More than twenty years ago I was part of a live band playing music at a club somewhere in South America when a chap sneaked on stage and withdrew a gun.
When I saw a weapon waving at me and at such a close range, I stammered mid sentence which made everyone alarmed. Why has the singer suddenly stopped?
By now it was roughly ten seconds since the chap had found his way to the stage; and no sooner had he exposed his gun and made his presence felt than he grabbed the microphone.
Meantime, three of his mates quickly materialised, armed and equally menacing.
“Everyone get down, or I will shoot Jimmy Cliff here.”
(Despite the serious danger I found that funny; thieves with humour and bullets at their finger tips...)
Everyone went down, ladies were robbed off their jewellery, men let go their pouches, fear loomed. But mid way, the hotel’s security guards managed to call the police and what followed was a shooting spree. No-one died, a few people were injured, yet unfortunately, the crooks escaped.
Few years later.
Beginning of 1993 I was going to a huge concert in Salvador Bahia, north eastern Brazil. Two well known and respected musicians headlined an outdoor gig. One of them, Gilberto Gill( pictured during the Montreal Jazz Festival of 2008), would later become Minister of Culture.
So we are in a large fully packed bus around four in the afternoon. Passengers of various nationalities including local Brazilians are chatting and happy. We have just driven past the splendid seaside area of Rio Vermelho (Red River) when I notice a group of four suspicious looking young males. Unlike the rest of us none has a female partner. They are closely studying and surveying us. As soon as the bus gains speed, one walks down to the end, he does not sit but maintains a vigilant position while his mate stays mid way; the other two take strategic areas- near the door, and next to the driver.
However, none of the travellers take note of this unusual activity. By then I have been in Latin America for half a decade and become street wise and how robberies commence.
I whisper to my three companions that we should conceal some of our belongings (those days we did not carry mobile phones)-i.e. watches and purses.
“How do you know they are robbers?” One of my foreign companions whispers, doubtfully.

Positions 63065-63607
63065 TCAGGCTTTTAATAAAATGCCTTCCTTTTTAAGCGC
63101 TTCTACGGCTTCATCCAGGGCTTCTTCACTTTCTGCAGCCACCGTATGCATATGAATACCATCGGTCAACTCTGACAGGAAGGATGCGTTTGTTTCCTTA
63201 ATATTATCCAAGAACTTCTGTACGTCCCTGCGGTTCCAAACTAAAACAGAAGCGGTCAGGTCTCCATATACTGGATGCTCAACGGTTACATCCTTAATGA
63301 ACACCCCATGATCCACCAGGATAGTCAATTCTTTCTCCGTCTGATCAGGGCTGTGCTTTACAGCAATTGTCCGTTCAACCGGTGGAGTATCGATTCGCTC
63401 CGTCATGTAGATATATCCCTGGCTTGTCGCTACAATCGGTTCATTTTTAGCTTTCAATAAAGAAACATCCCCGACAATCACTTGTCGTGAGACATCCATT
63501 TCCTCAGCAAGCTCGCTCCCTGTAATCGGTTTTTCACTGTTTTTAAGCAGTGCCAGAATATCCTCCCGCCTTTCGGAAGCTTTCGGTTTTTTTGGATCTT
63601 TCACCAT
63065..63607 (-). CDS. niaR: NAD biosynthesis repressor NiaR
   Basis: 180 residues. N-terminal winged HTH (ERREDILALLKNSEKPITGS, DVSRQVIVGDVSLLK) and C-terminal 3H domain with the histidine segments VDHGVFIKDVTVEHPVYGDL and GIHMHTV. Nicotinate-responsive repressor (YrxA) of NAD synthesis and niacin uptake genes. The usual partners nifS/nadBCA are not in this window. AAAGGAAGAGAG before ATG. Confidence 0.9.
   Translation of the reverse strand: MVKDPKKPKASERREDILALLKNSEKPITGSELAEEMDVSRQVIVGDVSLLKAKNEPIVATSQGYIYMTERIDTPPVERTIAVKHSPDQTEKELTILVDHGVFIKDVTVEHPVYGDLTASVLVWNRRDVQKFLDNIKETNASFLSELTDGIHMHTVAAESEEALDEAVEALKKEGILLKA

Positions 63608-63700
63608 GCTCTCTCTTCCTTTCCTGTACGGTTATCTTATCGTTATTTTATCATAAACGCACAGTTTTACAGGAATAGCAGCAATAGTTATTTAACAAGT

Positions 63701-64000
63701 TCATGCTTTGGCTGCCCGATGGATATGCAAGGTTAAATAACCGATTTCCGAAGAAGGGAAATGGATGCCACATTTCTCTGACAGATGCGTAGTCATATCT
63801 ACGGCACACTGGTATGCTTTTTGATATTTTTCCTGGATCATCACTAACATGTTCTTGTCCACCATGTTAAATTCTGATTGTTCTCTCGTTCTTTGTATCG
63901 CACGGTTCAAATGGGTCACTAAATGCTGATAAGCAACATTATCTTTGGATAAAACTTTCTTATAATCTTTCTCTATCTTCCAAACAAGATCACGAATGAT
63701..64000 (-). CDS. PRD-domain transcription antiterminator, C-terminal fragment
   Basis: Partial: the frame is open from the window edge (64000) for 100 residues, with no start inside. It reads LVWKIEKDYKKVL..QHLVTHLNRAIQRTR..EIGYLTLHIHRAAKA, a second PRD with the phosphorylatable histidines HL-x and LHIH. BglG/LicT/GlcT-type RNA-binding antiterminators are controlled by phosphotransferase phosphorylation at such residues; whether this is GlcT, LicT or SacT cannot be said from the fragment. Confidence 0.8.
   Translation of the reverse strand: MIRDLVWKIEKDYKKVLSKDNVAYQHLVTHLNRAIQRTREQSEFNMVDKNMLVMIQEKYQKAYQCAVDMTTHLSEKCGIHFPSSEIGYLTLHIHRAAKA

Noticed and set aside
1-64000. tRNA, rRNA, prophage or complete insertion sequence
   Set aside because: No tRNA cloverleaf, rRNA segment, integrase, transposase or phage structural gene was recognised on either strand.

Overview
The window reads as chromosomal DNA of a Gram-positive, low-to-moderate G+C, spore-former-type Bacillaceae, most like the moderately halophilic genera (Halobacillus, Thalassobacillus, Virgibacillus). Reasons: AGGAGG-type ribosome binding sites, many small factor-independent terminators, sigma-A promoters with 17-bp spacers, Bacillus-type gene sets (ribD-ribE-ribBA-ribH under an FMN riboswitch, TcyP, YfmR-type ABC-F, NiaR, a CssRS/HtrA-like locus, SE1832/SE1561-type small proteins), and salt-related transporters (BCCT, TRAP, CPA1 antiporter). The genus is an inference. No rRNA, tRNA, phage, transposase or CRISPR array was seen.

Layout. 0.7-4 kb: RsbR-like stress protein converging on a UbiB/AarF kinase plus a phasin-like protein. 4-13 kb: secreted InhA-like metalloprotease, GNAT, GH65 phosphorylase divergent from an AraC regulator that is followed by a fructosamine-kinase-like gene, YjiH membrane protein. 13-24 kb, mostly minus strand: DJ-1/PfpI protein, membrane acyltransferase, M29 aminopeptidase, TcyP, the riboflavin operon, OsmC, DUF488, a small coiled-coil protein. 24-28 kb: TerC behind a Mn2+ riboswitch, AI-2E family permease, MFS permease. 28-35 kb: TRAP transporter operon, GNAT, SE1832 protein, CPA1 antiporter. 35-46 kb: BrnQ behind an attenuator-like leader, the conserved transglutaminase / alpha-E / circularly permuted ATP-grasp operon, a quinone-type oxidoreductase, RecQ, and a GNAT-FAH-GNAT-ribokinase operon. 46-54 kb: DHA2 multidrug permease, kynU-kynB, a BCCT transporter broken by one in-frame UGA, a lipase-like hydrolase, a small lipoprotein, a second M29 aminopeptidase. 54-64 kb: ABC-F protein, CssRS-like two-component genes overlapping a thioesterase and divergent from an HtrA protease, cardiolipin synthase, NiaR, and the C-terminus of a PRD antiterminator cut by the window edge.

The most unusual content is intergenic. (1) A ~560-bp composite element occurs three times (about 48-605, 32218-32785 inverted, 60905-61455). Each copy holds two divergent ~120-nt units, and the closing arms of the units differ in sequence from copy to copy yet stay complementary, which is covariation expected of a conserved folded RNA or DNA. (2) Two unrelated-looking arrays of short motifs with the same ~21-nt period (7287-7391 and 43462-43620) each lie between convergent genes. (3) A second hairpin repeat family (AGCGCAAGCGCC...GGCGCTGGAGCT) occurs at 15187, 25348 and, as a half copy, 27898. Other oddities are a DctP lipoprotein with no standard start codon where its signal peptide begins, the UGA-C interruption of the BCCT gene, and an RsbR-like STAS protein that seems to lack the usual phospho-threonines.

“Trust me, do as I say.”
It is a sensible rule to have a bit of money for handing over to violent gangsters such as these. Being totally empty handed means a kiss of death. So we hide most of our cash under the seat, leave a little ready and wait.
Within two minutes the place resembles Iraq. One woman who argues with the gangsters is pistol whipped. Her equally argumentative male pal is sliced by a knife across the shoulder. Screams and shouts hover across the bus. A pregnant female vomits. In brief, we are robbed; the guys leave after five minutes. We drive to a police station but it is too late.
Here is a simple lesson.
Armed robberies are common across the world; but in certain parts worse. In the last couple of weeks we have witnessed an upsurge of very violent armed heists in Tanzania. A group of students going to a funeral were robbed 19.8 million shillings and their coffin broken in Singida early December. One blog (By Dewji Blog) had 54 comments plainly expressing disgust with such low –life, immoral, actions.
The car that was carrying a coffin to a funeral seen here in a report by writer Nathaniel Limu- pic courtsey of Dewji Blog....
Still in December, a Dar es Salaam Asian man and his mother were held at a gun point and forced to hand over laptop, money and house keys. The eight robbers were reported to be on motorbikes. They had AK-47 and sophisticated, assault guns.
The Asian circulated a letter across the internet, wondering what has become of the former harbour of peace i.e. Dar es Salaam...
Reports of tourist muggings especially in Zanzibar and Dar es Salaam increased in 2012 including murder of a Greek female in September.
This is history in the making. WE used to be a peaceful country. Things are changing. We have more jobless, uneducated, poorer, desperate people. A growing class of wealthy, driving highly expensive cars now litter our congested roads. We have immoral leaders, some who are not interested to deliver, though a few are honest. It is going to get worse. Wherever there is a wide gap of rich and poor, you find organised crime.
Next phase shall be the very rich arming themselves to the teeth. That shall equally make robbers better armed, ruthless and uncompromising. This means total war. And war equals more suffering. Unless social changes help alleviate poverty and create opportunities for most, the future is as unsafe as it is violent.
Published in Citizen Tanzania...